Wan Smolbag is a community theatre group, founded in 1989, and currently employing about 90 persons. In their experience, ni-Vanuatu lack knowledge about a wide variety of relevant issues closely linked to their lives, from human rights to the life cycle of the turtles or the impact of overpopulation, and from traditional stories to the basics of family planning. Wan Smolbag's aim was to create knowledge so people could decide to act to change their lives. Knowledge is the pre-requisite to intelligent action, for or against change. (Director, Wan Smolbag Theatre, Vila)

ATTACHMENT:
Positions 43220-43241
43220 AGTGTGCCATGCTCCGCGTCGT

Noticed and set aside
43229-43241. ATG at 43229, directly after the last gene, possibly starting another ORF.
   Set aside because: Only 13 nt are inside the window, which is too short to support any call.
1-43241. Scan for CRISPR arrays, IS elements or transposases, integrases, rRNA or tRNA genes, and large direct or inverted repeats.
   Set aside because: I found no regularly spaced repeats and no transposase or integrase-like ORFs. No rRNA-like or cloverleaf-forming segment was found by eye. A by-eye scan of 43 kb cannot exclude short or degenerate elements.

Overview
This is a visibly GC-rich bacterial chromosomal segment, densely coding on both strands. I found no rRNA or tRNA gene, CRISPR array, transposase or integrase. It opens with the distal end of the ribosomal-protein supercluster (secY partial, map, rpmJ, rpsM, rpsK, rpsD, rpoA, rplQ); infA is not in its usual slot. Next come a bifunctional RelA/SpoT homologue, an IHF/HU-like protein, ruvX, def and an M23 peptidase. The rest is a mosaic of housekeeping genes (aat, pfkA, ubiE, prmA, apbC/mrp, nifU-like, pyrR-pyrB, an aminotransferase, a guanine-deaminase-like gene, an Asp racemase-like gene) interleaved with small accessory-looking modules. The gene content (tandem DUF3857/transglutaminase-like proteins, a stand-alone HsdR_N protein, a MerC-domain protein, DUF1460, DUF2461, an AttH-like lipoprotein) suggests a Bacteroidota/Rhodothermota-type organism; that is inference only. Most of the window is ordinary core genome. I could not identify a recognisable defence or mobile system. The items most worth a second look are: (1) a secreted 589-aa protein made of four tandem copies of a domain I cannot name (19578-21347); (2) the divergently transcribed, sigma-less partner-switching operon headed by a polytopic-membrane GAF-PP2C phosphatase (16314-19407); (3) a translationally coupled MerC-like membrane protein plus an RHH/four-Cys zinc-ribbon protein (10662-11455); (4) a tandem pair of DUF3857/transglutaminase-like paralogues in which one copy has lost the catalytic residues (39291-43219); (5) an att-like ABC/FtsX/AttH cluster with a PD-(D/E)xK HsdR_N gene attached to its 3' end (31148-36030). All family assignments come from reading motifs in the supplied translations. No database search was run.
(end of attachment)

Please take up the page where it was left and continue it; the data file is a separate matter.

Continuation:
Stakeholders invariably had a number of explanations for this lack of civic knowledge. Their explanations were based on a belief that an understanding of the culture of decision-making processes of a community was a necessary prerequisite for a good citizen. Stakeholders from outside of the education system were often at a loss to explain how and why so many young people were both ignorant and uninterested in both traditional decision-making processes and current political activities. Life in towns, especially Vila, was often described as a major distracting factor for young people, for it was here that the values of the home village and community were most completely lost and forgotten. Students in Vila frequently had parents who had no knowledge of traditional culture. However it is important for policy makers to remember that town-based ni-Vanuatu (Vila and Luganville) form 21.5% of the total population (1999 national census). The report, Urban Growth: Implications for Primary Schools, 2000, indicates that with the present urban growth rate of 5.6%, Port Vila’s urban population is likely to double within the next 12 years. As reported in the 1999 census, approximately 44% of the population in Vila was under 15 years of age. It is the view of the research team that there will need to be an education policy which acknowledges the make-up of at least two types of school populations. The urban-rural division, however, can be a false dichotomy, for there are those who have a foot in each lifestyle. Many people who work in Vila, do not, or cannot afford to live there, and commute daily from villages in the hinterland of Efate. Key stakeholders within the education sector, including staff at the Vanuatu Teachers’ College, officials at the Examination Centre and officials at the Curriculum Development Centre, could cite a number of factors inhibiting civic understanding among young people. These will be discussed in more detail in Report 2, but in brief they included: •